HDK Technical Reference

Hotplug devices

DDI 8 provides an infrastructure that supports ``hotplug'' devices, which are devices that can be added to and removed from the configuration without rebooting the system or reloading the driver. MDI version 2 network adapter drivers and SDI version 4 HBA drivers that conform to DDI 8 and run on a PCI bus are hotplug-capable; the only additional requirements are:

In order to perform controller hotplug, the platform must provide a hotplug controller driver and concommitant circuitry. OEMs should use the HPCI interface to implement hotplug controller drivers.

The rest of this article provides background information about hotplug devices and how they function on SVR5 operating systems:

See also:

Architecture of the hotplug subsystem

The SVR5 hotplug architecture includes several components:

Hotplug Manager User Interface (HPMUI)
The administrative interface through which the user requests that a hotplug device be added, removed, or replaced.

Hot Plug Controller Interface (HPCI)
The primary component for the underlying management of controller drivers and other device drivers. The HPCI tracks system component information and manages actions that support the hotplug features. HPCI manages all interaction between the hotplug subsystem and the resource manager database and the specfs kernel subsystem that implements special device files.

Hot Plug Controller Driver (HPCD)
Passes hotplug operation requests from the HPCI to the bus and passes events to the HPCI. The operating system includes an HPCD; customers can write their own HPCD for other platforms using the HPCI versioned interface and DDI 8mp. The manual pages for the $interface hpci are in the Section D2hpci manual pages, Section D3hpci manual pages, and Section D4hpci manual pages.

Information from the HPCD is passed on the bus to the appropriate socket(s). A socket is an abstraction that identifies the connection point for an adapter card, such as a PCI slot or a PC-Card socket.

Information on the socket is passed to the MDI version 2 network adapter driver or the SDI version 4 HBA driver. Drivers written to conform to DDI versions 8 and 8mp contain all the coding required to support the hotplug feature.

DDI 8 changes for hotplug

The DDI 8/8mp versioned interfaces include the driver interface features required to support hotplug of devices. Primarily, this means implementing drivers that have ``instance independence''. This means that the driver state for each device instance is independent of all other instances, so that a new instance can be added at any time, or an instance can be removed and the remaining instances will continue independently. It is also critical that, when a driver is entered on behalf of a particular device instance, it does not access any hardware of another device instance; this allows the driver instances to be independently bound to different CPUs (or, on ccNUMA configurations CPU groups) in case of asymmetric I/O with different device instances constrained to different locations.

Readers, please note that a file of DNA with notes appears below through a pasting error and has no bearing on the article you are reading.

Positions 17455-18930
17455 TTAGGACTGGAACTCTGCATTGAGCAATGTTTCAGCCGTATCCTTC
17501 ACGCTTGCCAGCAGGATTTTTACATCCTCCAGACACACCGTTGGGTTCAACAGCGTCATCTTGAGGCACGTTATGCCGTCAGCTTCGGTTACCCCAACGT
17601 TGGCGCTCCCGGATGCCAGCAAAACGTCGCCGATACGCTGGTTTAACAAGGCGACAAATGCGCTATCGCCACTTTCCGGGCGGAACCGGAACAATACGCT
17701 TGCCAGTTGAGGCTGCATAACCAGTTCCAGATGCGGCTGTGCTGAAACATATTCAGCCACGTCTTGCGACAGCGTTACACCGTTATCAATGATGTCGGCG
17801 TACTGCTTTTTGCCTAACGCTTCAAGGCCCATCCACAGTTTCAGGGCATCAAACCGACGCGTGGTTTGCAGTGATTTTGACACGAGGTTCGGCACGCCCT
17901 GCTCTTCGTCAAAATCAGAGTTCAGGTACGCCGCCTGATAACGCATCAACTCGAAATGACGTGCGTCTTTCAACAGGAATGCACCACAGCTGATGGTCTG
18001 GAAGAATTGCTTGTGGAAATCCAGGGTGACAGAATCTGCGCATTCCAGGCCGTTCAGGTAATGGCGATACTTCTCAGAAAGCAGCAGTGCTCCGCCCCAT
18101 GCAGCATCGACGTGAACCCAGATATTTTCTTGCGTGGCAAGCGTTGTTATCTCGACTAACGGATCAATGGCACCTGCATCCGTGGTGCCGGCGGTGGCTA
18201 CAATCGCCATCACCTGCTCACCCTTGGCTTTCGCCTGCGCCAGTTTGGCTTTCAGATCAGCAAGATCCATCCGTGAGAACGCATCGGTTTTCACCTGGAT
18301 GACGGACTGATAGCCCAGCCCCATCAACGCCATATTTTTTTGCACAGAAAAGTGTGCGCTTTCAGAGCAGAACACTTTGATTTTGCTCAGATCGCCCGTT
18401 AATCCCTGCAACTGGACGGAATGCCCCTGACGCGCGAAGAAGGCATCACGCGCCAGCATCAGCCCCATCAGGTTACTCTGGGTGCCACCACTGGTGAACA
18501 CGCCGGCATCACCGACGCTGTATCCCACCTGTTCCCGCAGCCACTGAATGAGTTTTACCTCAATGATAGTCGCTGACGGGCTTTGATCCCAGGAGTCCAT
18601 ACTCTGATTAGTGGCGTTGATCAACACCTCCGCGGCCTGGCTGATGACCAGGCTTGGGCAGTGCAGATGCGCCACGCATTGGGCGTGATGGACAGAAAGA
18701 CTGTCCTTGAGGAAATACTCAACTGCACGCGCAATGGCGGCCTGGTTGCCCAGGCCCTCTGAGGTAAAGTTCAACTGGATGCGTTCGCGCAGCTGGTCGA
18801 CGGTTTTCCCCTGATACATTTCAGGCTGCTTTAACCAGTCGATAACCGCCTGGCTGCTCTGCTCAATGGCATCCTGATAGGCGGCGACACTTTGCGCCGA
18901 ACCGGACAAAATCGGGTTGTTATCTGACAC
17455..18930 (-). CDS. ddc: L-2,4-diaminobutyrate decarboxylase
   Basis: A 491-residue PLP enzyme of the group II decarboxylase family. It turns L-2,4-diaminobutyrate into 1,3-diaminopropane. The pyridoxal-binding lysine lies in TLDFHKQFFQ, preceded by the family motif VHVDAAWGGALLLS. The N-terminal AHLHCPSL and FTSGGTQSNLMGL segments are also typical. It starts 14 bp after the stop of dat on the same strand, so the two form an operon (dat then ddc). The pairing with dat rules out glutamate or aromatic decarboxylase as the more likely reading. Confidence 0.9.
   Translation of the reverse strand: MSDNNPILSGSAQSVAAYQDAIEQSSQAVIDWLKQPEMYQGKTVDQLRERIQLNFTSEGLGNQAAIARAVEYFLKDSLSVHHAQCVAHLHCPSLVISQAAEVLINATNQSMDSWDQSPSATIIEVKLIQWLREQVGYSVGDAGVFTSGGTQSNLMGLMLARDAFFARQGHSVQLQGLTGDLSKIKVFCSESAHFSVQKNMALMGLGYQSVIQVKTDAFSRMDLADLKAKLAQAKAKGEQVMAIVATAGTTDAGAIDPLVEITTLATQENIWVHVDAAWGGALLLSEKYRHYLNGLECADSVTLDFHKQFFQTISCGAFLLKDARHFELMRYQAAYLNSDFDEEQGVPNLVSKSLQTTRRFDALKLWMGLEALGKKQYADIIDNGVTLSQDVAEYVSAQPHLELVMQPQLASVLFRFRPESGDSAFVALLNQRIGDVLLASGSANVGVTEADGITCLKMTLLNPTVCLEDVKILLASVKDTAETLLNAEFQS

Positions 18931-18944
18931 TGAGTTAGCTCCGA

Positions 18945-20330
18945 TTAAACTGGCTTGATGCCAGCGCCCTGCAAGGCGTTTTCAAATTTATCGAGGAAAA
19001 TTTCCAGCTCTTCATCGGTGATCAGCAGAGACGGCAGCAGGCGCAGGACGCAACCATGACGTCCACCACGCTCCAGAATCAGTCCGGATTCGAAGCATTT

In DDI 8, instance independence is implemented with the config(D2) entry point, which is called once for each driver instance that is added or removed. The initialization loop to discover devices through the init(D2) and start(D2) entry point routines is obsoleted in DDI 8. Once the driver is initialized, it receives config( ) calls, at any time, and initializes each device independently. Each device instance is identified by its resource manager key.

With hotplug support, resource manager information is changed more dynamically. To prevent race conditions and ensure consistency, any access to a resource manager entry must be made as part of a resource manager transaction. The transaction is begun with a call to cm_begin_trans(D3) or cm_newkey(D3). Modifications are made with the cm_addval(D3) or cm_delval(D3) functions, and then the transaction is completed with a call to the cm_end_trans(D3) function. Changes made are not visible to the system until after the cm_end_trans( ) function executes. Only one transaction can be in progress at a time (except for read-only transactions). Requests to begin new transactions while a transaction is in progress will block until the previous transaction completes.

© 2005 The SCO Group, Inc. All rights reserved.
OpenServer 6 and UnixWare (SVR5) HDK - June 2005